“Good Will Hunting”: Cognitive Dissonance Essay
“Good Will Hunting”: Cognitive Dissonance
Will Hunting, played by Matt Damon, in the movie “Good Will Hunting” is the epitome of a psychological paradigm. He can be analyzed in so many ways, touching on many of the different fields of psychology. The most interesting thing about Will is the cognitive dissonance he goes through throughout the film. He is torn between these two cognitions, both of which contradict each other. One of these cognitions is the fact that he is an orphan from South Boston, meaning he should only have a low pay job and live there for the rest of his life. It would be wrong of him to forget about his roots and try to become something of himself, which would be unfair to his friends who aren’t as blessed as Will. On the other hand, he is a profoundly smart individually; to such a degree that Prof. Gerald Lambeau compares him to Einstein. He knows he has potential to get out of South Boston and possibly do many great things with his superior intelligence, but he makes himself believe he doesn’t want to because of this other cognition. This cognitive dissonance he bares is the one main thing that keeps him from making a concrete decision of moving on to be something better.
His intelligence is also something spectacular to look at, especially from a psychological approach. Although he has a much higher intelligence than others, the intelligence he has is concentrated on only one aspect of intelligence. His Componential intelligence is so over developed that it possibly caused the underdevelopment of his Contextual intelligence and emotional intelligence. His Componential intelligence is obviously much higher than others, which is seen when he works these complex math equations with such ease. His lack of Contextual intelligence is made very clear by Sean Maguire, his psychologist, played by Robin Williams. In one particular scene, Sean breaks down Will by stating that every response Will has to anything comes from a book.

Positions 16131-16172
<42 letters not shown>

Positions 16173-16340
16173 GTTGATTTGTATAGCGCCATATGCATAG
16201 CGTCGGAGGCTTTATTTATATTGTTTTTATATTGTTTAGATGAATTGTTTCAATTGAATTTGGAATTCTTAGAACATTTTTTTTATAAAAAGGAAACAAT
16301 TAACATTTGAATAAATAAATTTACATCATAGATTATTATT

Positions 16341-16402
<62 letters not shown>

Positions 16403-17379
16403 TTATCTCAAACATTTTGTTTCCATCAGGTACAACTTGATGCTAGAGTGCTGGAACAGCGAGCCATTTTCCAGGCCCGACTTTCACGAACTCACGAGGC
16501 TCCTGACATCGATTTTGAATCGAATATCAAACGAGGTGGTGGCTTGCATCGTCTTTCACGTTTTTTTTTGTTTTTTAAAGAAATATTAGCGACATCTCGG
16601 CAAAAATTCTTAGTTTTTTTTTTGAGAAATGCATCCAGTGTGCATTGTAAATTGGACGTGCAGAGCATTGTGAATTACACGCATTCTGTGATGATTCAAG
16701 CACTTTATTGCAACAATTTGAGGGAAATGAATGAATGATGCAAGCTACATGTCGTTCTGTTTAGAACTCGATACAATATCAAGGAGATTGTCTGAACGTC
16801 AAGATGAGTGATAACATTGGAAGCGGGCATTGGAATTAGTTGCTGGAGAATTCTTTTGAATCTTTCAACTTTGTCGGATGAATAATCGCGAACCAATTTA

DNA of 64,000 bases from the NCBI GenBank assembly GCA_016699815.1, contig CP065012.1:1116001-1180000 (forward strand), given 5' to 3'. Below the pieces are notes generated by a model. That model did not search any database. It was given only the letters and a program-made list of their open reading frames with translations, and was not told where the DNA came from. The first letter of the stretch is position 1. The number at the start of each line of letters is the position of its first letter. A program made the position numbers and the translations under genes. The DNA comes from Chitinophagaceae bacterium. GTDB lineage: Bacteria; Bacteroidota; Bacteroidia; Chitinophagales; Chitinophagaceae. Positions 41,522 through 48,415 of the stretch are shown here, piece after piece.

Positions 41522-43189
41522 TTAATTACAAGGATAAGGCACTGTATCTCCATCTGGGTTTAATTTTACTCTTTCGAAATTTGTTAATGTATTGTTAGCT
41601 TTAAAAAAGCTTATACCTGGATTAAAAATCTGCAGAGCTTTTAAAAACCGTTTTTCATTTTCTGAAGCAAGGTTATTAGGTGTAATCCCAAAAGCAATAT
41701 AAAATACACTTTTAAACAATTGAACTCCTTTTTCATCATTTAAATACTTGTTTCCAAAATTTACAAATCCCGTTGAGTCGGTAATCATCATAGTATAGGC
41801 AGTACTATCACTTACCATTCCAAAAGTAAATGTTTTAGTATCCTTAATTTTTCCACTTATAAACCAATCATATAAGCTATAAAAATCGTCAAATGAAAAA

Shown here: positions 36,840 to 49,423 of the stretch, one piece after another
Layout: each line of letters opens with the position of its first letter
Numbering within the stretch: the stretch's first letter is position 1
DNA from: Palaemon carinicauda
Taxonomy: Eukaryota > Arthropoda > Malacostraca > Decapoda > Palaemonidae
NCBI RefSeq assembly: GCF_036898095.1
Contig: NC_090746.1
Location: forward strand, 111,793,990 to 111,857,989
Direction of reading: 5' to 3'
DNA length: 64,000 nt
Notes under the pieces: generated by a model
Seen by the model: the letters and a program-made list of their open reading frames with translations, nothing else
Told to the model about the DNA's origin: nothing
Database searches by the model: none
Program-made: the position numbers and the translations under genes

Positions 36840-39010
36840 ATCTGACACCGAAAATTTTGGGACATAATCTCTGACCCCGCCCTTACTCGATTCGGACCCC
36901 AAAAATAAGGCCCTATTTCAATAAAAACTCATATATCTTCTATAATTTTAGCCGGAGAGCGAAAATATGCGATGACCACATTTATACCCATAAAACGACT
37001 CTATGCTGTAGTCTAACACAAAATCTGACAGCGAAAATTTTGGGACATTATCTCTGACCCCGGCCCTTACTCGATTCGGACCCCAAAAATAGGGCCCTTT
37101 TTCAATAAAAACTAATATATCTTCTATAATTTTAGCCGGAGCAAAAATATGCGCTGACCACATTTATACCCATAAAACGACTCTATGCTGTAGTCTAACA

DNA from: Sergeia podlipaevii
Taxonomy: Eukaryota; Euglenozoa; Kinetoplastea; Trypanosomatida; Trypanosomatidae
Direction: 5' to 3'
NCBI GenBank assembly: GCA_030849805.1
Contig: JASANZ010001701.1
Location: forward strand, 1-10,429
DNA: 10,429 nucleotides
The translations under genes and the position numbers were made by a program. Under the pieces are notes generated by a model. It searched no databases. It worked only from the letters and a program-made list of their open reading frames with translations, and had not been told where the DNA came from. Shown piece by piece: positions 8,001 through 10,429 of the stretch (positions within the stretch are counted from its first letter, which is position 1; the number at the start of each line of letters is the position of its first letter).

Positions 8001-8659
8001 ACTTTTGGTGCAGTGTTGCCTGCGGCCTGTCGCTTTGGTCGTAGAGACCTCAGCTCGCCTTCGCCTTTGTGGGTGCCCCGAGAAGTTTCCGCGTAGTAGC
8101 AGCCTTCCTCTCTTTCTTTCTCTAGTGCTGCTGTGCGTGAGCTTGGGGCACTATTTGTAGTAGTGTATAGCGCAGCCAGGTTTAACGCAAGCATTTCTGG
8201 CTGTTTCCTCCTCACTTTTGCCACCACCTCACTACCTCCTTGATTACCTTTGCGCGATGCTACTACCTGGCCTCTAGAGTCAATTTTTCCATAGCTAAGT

None of his responses come from real world experiences and therefore he has no real knowledge of the things you just can’t learn from books, such as love. One example is when Will speaks about Sean’s wife, he obviously had no knowledge of the pain or suffering Sean went through, but acted as if he did because he analyzed a painting Sean did. He is also lacking emotional intelligence substantially, which is shown regularly throughout the film. The scarcity of this part of his intelligence is possibly due to the fact he was beaten numerous of times as a child. This caused his intelligence to possibly becoming immature in some parts and highly established in others. An example of this is evident throughout almost all the scenes with his somewhat girlfriend Skylar, played by Minnie Driver. He doesn’t quite know how to deal with relationships, mainly because he is lacking in this part of his intelligence, especially those relationships with the opposite sex.
Through numerous of sessions with Sean and the aide of Skylar and his friend Chuckie, Will begins to confront this Cognitive dissonance. Not only does he realize that he indeed has a gift that needs to be utilized, but he also confronts this emotional intelligence deficiency by maturing it a bit and realizing that it’s not always bad to let someone inside and discover who you really are. By the end of the story Will has matured vastly in all aspects of Cognition. His emotional intelligence has increased greatly along with his Contextual intelligence. He also has found some Cognitive Consistency, which is what many people long for, especially those with extreme cognitive dissonance such as Will did.